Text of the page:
Through My Window: Across the Sea review: Fails to recreate the magic

Through My Window: Across the Sea is a sequel to 2022’s Through My Window. It focuses on Ares and Raquel navigating a long-distance relationship as the former studies medicine in Stockholm. When the two reunite for a small vacation in the summer, they must face the brutalities of insecurities, rumors, and diminishing trust.


Through My Window: Across the Sea begins with Ares studying medicine in Stockholm. Meanwhile, Raquel is still in Barcelona and studying literature. 

The two navigate the highs and lows of a long-distance relationship as Ares finds it difficult to cope with the pressures of his studies. The two spend the whole year glued to their phones but drift apart a little due to their respective lives and commitments. 

In the summer, Ares surprises Raquel and decides to take her on a short vacation for the weekend. Soon, Yoshi and Daniela get the news and arrive on the scene to protect Raquel as they don’t trust Ares. 

Daniela is dating Ares’ younger brother Apolo so it’s easy for her to show up. Furthermore, Their eldest brother Artemis is secretly seeing the Hidalgo house help, Claudia, but isn’t able to publicly accept her as his girlfriend, much to her dismay.

Ares and Raquel get some much-needed private time and mutually decide to rediscover their slightly dented relationship. As the San Juan party draws near, certain revelations come as a shock to both lovers that test their relationship. 


Clara Galle and Julio Peña reignite their onscreen chemistry as Requel and Ares in this sequel. Both of them are a treat to witness and showcase a deep bond that goes through upheavals in a very grounded and believable manner.

Their chemistry is one of the best things about the film along with their performances. There are instances where the two leads have to showcase their acting chops, and they do not disappoint.

The supporting cast with Natalia Azahara, Guillermo Lasheras, Hugo Arbues, Eric Masip, Andrea Chaparro, Emilia Lazo,
Ivan Lapadula and Carla Tous are stellar as well. Every performance is spot-on concerning the script’s requirements and adds to the quality of the film.


Through My Window: Across the Sea is quite grounded in its approach to dealing with turbulent young adult emotions and the hardships of a long-distance relationship.

The aesthetics of the film are exquisite, and the romantic and sex scenes are well done. Some of the scenic shots are quite breathtaking.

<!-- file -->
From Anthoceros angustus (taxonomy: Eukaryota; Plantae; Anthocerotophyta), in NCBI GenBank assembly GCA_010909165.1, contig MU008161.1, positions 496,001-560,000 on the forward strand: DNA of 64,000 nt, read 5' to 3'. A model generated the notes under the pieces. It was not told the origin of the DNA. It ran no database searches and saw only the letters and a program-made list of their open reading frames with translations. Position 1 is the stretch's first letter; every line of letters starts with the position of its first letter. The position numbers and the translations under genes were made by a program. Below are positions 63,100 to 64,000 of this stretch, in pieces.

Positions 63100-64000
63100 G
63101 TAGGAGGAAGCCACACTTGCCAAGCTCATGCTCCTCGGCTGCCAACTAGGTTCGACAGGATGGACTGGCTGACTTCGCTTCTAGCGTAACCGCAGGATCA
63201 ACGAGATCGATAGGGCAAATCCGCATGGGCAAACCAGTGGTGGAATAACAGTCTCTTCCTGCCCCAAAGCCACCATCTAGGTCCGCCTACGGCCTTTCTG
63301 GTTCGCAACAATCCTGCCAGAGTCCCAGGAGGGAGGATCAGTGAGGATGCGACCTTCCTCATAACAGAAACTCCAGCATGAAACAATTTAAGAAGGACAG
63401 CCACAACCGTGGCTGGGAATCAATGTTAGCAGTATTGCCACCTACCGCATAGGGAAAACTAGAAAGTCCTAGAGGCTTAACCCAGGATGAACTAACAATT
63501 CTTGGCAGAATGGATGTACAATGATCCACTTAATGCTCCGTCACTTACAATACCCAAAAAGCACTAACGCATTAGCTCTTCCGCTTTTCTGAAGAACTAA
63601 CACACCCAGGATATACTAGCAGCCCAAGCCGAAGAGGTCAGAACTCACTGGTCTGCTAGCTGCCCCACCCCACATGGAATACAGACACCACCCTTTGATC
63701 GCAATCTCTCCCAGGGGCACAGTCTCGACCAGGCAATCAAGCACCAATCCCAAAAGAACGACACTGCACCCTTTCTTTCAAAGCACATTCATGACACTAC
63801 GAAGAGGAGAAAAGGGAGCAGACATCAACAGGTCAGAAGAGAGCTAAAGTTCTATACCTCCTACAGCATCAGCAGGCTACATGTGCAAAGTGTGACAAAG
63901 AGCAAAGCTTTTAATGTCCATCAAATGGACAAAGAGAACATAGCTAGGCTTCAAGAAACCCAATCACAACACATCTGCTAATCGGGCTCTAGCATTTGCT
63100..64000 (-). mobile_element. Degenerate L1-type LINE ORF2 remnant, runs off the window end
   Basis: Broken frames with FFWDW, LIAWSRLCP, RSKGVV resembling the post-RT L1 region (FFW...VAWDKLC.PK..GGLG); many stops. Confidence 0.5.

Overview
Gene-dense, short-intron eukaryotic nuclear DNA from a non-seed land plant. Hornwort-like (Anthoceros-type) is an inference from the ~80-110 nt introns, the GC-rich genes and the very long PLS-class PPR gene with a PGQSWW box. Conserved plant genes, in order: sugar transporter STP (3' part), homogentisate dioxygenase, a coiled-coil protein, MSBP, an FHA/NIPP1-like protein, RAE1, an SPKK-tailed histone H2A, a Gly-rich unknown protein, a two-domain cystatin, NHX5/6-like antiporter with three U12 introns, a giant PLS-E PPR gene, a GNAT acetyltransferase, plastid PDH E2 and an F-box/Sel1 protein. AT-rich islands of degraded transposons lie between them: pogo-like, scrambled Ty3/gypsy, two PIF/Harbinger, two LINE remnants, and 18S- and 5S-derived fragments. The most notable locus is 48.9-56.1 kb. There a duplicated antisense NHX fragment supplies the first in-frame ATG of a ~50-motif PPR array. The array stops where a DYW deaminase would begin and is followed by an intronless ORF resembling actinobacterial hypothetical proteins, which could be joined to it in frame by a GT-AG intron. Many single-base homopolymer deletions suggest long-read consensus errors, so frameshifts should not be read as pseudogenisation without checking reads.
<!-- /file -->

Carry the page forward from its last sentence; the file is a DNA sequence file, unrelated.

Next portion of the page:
Unfortunately, Through My Window: Across the Sea is a sequel that feels unnecessary or forced. The writing is extremely cliched and doesn’t come close to recreating the intrigue of the first film.

There are so many characters and subplots, causing the focus to often shift from Ares and Raquel. Their story gets pushed into the background many times, and there isn’t enough in the rest of the plot to keep you hooked.

The cheating and miscommunication route falls right into the realm of predictability. A couple separating over a misunderstanding potentially perpetrated by other characters who want to break them up is such a tiring trope in romantic dramas.

Yoshi’s death also feels like a desperate attempt to infuse some worthwhile emotion into this generic story. Unfortunately, it fails to connect with you and feels like a distraction for the leading pair so they can’t resolve their differences in this film.

Ares and Requel’s breakup is underwhelming. With another sequel on the way, you know they are going to get back together and clear out the misunderstanding. One can only hope that the makers decide to take the next film in a direction that isn’t so bland and predictable.


If you loved the first film, Through My Window: Across the Sea is going to feel like a letdown. You can still watch it once for the aesthetics and the chemistry between the leading pair. Unfortunately, there isn’t much more to it.

Through My Window: Across the Sea
Through My Window: Across the Sea review: Fails to recreate the magic 1

Director: Marçal Forés

Date Created: 2023-06-24 18:22

Editor's Rating:

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